We showed up to work wearing the same outfit, right down to the silver necklaces with teardrop pendants. We had our own clothes, but chose all the layers and colors exactly the same. We were even both reusing a venti Starbucks cup.
Two library girls with a matching sense of "style."
Ast it turns out, we really like Sense and Sensibility, both the movie and the book. We love Emma Thompson and admire her many talents. She likes Hugh Grant; I'm not a big fan.
"I like Hugh Grant, but I don't really think he worked for that role with Emma Thompson. It never really seemed like the right match," she went on to clarify.
"EXACTLY!" I can easily forgive her liking Hugh for making an observation I have felt all along and not ever articulated.
"You know who I think she is a better match with? That other guy in the movie who dumped her sister. HE seems like the one she should have been with...not that character in the movie, of course. Just someone like that guy," I tell her, in a mood to have opinions about people I don't know.
"EXACTLY!" she echoes with the same enthusiasm I showed her observation.
She looks him up to recall what he looks like.
Turns out, he's married to Emma Thompson.
Whoah, it's not often my random musings are *right*. I think we both gained a notch more respect for the other's opinion for that one.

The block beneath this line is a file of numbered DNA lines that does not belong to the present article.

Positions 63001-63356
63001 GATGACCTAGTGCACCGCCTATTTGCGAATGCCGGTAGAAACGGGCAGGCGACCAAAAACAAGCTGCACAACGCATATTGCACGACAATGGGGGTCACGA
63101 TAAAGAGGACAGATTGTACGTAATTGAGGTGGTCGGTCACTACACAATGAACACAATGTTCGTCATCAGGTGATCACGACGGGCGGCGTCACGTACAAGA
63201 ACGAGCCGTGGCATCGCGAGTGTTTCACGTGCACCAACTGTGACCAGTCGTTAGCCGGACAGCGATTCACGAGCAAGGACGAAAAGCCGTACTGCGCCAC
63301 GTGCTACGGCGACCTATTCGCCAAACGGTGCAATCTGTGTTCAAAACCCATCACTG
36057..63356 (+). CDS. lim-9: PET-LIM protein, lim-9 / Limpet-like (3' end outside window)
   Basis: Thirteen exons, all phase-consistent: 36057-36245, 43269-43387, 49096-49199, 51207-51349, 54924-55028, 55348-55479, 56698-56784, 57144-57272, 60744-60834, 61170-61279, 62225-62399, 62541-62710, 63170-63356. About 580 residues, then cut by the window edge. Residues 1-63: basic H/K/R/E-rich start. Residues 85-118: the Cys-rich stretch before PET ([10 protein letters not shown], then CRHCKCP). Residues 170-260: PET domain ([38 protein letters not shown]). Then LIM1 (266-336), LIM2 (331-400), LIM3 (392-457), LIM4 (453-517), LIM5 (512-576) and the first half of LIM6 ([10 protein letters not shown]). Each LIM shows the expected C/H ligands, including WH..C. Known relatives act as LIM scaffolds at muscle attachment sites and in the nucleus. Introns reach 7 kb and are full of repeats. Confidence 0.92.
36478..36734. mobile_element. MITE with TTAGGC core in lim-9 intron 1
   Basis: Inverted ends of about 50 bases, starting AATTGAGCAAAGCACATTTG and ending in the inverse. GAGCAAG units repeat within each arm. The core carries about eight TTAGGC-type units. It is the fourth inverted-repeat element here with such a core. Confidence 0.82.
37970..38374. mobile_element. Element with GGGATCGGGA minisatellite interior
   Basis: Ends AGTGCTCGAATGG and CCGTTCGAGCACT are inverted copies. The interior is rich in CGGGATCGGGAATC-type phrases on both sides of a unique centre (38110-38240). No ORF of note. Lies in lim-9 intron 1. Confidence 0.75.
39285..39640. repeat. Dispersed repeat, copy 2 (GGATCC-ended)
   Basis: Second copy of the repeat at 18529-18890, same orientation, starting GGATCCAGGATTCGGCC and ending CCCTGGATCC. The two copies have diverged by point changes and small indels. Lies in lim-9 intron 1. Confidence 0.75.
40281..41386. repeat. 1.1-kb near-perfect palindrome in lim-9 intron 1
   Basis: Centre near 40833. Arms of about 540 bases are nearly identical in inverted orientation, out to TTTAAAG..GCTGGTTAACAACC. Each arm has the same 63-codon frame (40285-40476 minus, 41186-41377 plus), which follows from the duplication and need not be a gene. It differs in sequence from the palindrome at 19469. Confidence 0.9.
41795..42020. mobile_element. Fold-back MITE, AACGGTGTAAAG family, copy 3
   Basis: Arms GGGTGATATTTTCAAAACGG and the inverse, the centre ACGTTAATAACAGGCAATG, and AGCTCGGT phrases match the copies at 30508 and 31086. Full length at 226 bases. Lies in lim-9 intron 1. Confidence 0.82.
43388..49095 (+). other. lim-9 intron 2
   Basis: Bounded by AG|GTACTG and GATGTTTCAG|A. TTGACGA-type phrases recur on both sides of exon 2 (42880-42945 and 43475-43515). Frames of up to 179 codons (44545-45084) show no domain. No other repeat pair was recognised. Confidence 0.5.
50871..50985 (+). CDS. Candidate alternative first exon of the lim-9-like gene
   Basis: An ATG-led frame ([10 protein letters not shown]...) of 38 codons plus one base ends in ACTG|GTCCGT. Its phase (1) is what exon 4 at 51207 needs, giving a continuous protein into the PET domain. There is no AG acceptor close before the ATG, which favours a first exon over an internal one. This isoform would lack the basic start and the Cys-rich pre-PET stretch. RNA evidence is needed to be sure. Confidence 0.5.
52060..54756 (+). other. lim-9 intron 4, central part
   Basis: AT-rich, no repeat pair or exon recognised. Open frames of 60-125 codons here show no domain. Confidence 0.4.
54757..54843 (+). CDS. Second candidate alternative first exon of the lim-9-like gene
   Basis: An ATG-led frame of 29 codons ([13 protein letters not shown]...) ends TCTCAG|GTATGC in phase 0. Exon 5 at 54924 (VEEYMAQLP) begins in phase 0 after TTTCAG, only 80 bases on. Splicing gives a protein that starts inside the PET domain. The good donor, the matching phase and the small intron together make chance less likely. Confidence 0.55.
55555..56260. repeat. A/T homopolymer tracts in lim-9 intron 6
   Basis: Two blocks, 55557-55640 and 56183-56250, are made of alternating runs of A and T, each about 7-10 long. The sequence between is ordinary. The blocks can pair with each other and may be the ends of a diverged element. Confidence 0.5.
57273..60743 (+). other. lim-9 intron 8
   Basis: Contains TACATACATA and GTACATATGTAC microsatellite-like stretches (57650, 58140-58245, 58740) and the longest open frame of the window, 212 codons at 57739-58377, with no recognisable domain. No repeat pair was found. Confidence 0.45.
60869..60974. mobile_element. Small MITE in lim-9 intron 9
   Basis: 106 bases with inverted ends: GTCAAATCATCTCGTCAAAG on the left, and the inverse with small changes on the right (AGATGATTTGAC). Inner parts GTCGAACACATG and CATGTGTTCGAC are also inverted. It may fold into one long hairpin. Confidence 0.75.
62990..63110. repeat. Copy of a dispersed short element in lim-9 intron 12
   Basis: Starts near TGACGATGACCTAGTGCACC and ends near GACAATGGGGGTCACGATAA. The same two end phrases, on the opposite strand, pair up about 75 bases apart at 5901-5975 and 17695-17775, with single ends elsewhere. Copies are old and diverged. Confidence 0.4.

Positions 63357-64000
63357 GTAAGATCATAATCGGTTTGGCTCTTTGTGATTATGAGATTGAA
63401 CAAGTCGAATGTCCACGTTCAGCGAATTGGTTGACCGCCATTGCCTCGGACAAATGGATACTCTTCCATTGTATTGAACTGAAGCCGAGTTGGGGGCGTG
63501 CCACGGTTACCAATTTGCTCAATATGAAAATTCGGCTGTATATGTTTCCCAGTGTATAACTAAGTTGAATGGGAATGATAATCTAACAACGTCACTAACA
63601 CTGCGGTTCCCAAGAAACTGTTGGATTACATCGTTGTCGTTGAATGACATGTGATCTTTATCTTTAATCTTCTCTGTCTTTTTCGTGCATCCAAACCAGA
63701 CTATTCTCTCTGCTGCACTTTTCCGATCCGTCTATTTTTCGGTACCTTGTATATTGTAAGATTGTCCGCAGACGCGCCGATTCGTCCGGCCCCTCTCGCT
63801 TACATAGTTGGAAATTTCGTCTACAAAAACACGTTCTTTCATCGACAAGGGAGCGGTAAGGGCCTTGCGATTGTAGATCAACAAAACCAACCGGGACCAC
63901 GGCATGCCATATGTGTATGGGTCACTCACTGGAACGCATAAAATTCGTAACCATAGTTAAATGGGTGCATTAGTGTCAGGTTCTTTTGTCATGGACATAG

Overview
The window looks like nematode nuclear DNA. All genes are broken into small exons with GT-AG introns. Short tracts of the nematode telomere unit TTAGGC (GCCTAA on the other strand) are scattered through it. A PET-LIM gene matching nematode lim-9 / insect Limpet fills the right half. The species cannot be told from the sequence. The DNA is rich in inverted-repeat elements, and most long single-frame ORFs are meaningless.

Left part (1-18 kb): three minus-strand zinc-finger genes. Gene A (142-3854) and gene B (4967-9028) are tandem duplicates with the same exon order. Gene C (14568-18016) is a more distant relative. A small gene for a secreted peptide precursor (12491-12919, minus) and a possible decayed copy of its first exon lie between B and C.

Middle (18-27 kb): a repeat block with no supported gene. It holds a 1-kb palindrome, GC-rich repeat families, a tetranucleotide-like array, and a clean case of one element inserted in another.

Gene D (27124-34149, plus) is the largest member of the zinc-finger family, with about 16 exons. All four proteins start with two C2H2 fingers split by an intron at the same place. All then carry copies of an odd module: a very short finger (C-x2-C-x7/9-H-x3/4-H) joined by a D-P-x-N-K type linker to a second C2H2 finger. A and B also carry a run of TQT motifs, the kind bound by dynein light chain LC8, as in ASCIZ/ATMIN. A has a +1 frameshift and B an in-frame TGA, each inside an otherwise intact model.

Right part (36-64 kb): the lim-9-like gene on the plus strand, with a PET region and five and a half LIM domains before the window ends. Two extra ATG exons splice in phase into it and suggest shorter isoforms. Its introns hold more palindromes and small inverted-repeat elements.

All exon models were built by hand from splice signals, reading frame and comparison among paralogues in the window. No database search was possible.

So we add a little stack of opinions to the table, each of us laying them down in rapid succession like two kids playing war: happy when they matched even if it meant having to concede a bunch of other points. Just like the card game looks pointless and boring to anyone watching, but is actually quite engaging to the players, that's how this conversation feels. I sense an outsider would wonder why we are talking about these people and plots like they are real.
I'm listening to an audiobook I will have to abandon because it isn't keeping my interest. I've read stronger books in this genre (Cory Doctorow's For the Win and Ernest Cline's Ready Player One, for example.) She looked at me with a little shock.
"You liked For the Win? ME TOO. And I loved Ready Player One. So much!"
"But you like Sense and Sensibility."
"I know. But I really liked those books, too."
I never would have pegged her as a Doctorow fan. His work and themes are about as far from Jane Austen as a reader could get. I wonder if I seem as unlikely.
When I ask for audiobook suggestions for my drive home, we discover that we literally like ALL the same authors. She is reading Ann Patchett's latest. I have it on hold to get the next available copy. Every author, every title, in any genre.
It was the most uncanny resonance. "At this point," I finally conceded, "I will take anything you suggest."
My opinion cards had all been played. She matched on every one. She ended up taking the whole game and title as my Reading Twin.
Who just happens to dress like I do, too.
Fun, but kinda weird, right?